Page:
Castle vs. Coons
The campaign for Joe Biden’s U.S. Senate seat is a major political battle, not only in Delaware, but across the country. Could the high stakes upset the Delaware Way?
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In Congress, Castle has served on several important committees. He’s worked for welfare reform, a balanced budget, the Crime Bill, No Child Left Behind and campaign finance reform. A moderate, he drew attention for breaking with President George W. Bush by advocating stem cell research. Castle is adept at getting and keeping supporters, and supporters of all political persuasions. One of the most frequent adjectives applied to him is “affable.”
“Maybe his biggest strength is that he has very few enemies,” says John Flaherty, lobbyist and former longtime head of Common Cause of Delaware. “To be in office this long and have so few enemies is a real achievement.”
The son of a DuPont patent lawyer, Castle was born and raised in Wilmington. After graduating from Tower Hill, where he played basketball, he attended Hamilton College, then Georgetown Law School, after which he joined the Wilmington firm of Connolly Bove Lodge. He became a deputy attorney general in1965 and was elected to the Delaware House in 1966. Since then his only break from politics was the four years from 1976 to 1980, when he formed a law firm with Carl Schnee, a prominent Democrat.
In his younger days, Castle maintained a strong presence in the Delaware sports and social scenes. He formed teams in local basketball and touch football leagues. (One gridiron opponent remembers him as a fierce competitor whose skills were exceeded by his scrappiness), and in the 1970s he and Schnee were partners in the Bottle & Cork, the popular bar in Dewey Beach. He came late to marriage, wedding Jane DiSabatino in 1992. They have no children.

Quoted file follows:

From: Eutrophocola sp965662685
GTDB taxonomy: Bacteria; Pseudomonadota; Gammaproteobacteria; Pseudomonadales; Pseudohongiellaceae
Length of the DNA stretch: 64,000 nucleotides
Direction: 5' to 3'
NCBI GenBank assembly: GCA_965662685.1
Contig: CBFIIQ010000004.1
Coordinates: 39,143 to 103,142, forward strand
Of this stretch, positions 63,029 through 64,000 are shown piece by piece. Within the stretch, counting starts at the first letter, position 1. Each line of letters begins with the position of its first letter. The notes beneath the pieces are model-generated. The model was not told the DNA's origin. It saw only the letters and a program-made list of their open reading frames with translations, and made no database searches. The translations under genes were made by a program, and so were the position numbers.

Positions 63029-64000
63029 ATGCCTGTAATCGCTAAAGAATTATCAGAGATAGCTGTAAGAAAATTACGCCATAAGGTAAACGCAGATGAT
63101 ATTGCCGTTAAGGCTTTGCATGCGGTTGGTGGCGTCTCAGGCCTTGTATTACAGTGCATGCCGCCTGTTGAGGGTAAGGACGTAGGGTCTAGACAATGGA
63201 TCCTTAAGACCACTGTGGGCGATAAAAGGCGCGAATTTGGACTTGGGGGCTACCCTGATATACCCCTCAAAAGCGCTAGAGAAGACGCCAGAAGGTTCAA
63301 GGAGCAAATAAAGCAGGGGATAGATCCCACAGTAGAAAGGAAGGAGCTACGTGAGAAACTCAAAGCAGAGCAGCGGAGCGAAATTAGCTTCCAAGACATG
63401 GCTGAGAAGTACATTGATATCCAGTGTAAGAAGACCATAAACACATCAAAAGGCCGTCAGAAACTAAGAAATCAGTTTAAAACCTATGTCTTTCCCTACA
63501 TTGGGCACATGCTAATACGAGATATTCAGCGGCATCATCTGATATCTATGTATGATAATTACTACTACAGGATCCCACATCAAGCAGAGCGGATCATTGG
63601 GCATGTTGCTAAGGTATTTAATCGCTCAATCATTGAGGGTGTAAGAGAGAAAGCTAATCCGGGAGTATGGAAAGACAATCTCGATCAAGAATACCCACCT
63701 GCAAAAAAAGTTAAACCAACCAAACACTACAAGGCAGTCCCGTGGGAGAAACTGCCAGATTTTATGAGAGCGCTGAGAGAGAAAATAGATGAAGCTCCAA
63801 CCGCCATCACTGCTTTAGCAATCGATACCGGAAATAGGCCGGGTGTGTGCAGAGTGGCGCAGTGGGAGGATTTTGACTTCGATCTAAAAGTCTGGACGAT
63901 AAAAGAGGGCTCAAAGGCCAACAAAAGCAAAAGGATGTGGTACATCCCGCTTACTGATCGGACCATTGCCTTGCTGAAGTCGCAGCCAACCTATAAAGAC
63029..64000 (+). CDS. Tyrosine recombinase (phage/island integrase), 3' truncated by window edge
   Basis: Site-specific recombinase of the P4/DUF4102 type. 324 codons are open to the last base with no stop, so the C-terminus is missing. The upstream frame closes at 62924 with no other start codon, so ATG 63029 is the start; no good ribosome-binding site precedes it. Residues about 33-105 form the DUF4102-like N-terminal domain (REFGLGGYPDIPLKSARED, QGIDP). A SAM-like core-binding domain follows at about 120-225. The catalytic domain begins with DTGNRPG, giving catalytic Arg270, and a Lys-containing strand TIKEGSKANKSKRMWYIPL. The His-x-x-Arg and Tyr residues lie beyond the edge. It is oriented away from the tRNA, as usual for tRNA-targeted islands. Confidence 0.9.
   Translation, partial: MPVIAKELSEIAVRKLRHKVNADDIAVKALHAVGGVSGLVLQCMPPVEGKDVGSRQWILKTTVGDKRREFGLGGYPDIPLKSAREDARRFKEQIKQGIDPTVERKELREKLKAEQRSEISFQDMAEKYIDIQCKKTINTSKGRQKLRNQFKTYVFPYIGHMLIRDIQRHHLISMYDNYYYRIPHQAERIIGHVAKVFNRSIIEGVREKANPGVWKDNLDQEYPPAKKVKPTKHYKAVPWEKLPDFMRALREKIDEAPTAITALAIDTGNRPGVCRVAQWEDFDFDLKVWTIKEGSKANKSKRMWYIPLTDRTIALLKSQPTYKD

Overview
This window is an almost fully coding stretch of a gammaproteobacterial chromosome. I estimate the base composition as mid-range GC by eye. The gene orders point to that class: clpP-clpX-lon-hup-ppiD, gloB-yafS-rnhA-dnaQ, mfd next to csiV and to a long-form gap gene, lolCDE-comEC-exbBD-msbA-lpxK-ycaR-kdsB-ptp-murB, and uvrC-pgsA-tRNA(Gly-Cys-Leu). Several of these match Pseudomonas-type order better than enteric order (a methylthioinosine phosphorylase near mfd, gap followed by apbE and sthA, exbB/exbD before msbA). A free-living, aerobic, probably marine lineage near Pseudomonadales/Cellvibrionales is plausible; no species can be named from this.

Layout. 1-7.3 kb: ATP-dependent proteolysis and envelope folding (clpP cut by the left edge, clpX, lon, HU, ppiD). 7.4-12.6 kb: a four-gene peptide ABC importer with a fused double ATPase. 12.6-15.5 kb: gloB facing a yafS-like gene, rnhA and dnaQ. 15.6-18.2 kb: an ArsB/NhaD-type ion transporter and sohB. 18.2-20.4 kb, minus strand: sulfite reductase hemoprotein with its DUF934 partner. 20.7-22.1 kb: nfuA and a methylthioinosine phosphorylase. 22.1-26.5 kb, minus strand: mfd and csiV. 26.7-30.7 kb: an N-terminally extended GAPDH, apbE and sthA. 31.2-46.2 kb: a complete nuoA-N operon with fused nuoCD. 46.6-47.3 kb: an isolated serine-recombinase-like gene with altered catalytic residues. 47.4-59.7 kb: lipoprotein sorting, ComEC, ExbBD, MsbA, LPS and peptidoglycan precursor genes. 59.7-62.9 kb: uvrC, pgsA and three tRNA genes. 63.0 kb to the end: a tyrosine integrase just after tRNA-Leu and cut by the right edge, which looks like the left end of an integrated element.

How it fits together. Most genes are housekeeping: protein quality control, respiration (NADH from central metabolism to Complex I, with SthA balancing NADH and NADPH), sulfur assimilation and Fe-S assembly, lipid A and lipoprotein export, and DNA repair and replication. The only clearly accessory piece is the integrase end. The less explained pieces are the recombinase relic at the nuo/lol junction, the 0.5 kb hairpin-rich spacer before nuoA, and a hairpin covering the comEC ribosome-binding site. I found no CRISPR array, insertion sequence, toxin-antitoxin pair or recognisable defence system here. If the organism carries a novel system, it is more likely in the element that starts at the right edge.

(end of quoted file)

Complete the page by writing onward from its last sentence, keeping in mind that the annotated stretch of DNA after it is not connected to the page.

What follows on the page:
Also in 1992, Castle and Democratic Congressman Tom Carper in essence switched jobs. Term limits required Castle to retire as governor, so he ran for Carper’s seat in the U.S. House of Representatives. Carper became the Democratic candidate for governor. Both won handily.
Castle and Coons aren’t quite so chummy, but their race is unlikely to produce many fireworks—at least from the candidates themselves.
Outside forces may not be so respectful. A Supreme Court ruling in January loosened campaign finance restrictions on corporations and unions. That could bring big advertising dollars into the state.
Flaherty is among those who predicts some nasty TV spots, similar to the ones that appeared on Philadelphia stations during last year’s heated race for governor in New Jersey.
“Advertising money goes a long way here, particularly downstate,” Flaherty says. He foresees many spots on WBOC (channel 16) and WMDT (channel 47), which serve Kent and Sussex counties out of Salisbury, Maryland.
Flaherty expects Coons, who has only run in New Castle County, to spend most of his ad funds south of the canal, where he’s a virtual unknown.
“He’s got his work cut out for him. But keep in mind, Biden only ran countywide once [before opposing Boggs], and Coons has run countywide three times. I’m not saying Coons is going to duplicate what Biden accomplished, but it can be done. It’s amazing how people can change their minds really quickly with an effective ad campaign.”
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